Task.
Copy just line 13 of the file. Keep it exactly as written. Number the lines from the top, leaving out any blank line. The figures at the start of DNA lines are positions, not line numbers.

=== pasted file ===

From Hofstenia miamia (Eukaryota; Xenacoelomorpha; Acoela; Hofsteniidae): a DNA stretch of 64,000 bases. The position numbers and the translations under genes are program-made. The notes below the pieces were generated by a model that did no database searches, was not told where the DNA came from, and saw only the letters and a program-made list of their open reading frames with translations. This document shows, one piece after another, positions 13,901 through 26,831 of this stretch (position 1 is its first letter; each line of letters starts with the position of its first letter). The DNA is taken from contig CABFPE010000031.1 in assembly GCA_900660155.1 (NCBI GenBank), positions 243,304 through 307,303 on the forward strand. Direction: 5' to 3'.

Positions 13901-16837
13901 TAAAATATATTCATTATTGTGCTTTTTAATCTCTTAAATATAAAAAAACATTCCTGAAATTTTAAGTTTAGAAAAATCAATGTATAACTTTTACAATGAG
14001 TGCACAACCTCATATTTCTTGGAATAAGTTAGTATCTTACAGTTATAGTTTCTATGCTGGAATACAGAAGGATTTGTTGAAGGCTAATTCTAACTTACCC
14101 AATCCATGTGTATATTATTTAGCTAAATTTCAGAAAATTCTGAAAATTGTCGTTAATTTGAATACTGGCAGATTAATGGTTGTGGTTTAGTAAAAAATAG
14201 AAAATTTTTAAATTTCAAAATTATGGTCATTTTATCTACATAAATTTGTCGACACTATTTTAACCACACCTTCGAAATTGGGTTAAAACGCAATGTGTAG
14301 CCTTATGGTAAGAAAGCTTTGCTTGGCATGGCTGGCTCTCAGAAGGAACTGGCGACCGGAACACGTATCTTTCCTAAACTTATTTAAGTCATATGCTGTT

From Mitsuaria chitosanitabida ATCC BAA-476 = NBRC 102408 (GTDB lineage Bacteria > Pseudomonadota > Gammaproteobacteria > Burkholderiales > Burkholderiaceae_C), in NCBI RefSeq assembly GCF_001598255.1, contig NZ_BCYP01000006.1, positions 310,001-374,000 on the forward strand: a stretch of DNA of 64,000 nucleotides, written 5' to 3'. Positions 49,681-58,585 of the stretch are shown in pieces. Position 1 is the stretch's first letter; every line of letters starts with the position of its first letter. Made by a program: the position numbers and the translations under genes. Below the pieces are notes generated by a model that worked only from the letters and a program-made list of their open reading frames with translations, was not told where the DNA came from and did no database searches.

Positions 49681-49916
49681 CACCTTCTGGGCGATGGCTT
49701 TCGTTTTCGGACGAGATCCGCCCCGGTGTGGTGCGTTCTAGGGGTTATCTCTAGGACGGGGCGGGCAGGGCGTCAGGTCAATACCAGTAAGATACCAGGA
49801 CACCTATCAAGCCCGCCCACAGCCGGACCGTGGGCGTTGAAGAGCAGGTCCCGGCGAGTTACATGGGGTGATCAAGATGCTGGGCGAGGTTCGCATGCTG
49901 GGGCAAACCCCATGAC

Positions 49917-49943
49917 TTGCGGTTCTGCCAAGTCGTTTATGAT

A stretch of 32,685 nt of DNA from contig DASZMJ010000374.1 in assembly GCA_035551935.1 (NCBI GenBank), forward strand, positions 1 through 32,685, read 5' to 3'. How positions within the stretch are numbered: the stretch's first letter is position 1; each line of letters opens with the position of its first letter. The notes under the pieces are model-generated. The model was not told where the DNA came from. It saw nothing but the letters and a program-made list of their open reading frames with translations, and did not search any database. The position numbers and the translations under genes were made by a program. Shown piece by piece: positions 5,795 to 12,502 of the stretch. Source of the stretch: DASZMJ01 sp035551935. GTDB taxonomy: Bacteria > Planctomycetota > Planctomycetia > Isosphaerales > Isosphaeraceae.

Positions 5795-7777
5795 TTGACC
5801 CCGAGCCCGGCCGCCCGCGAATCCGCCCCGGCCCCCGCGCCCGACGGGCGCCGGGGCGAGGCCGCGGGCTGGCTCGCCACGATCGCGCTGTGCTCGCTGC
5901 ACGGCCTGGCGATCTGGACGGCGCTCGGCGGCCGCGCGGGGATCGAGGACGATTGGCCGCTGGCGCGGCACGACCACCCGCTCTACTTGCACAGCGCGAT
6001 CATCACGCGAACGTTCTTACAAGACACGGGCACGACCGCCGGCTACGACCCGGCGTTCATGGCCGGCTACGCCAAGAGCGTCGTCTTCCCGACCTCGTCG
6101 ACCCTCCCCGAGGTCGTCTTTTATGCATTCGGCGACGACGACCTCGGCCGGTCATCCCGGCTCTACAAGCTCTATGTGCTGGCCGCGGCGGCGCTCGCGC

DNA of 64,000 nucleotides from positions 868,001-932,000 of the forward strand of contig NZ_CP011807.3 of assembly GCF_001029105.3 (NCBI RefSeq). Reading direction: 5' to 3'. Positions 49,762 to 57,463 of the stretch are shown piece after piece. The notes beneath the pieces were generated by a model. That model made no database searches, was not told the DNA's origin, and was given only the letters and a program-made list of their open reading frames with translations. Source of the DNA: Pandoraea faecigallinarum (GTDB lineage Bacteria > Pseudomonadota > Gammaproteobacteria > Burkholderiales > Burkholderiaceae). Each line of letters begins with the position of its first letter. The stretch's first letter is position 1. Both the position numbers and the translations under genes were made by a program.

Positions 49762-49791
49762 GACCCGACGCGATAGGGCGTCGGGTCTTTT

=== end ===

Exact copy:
49901 GGGCAAACCCCATGAC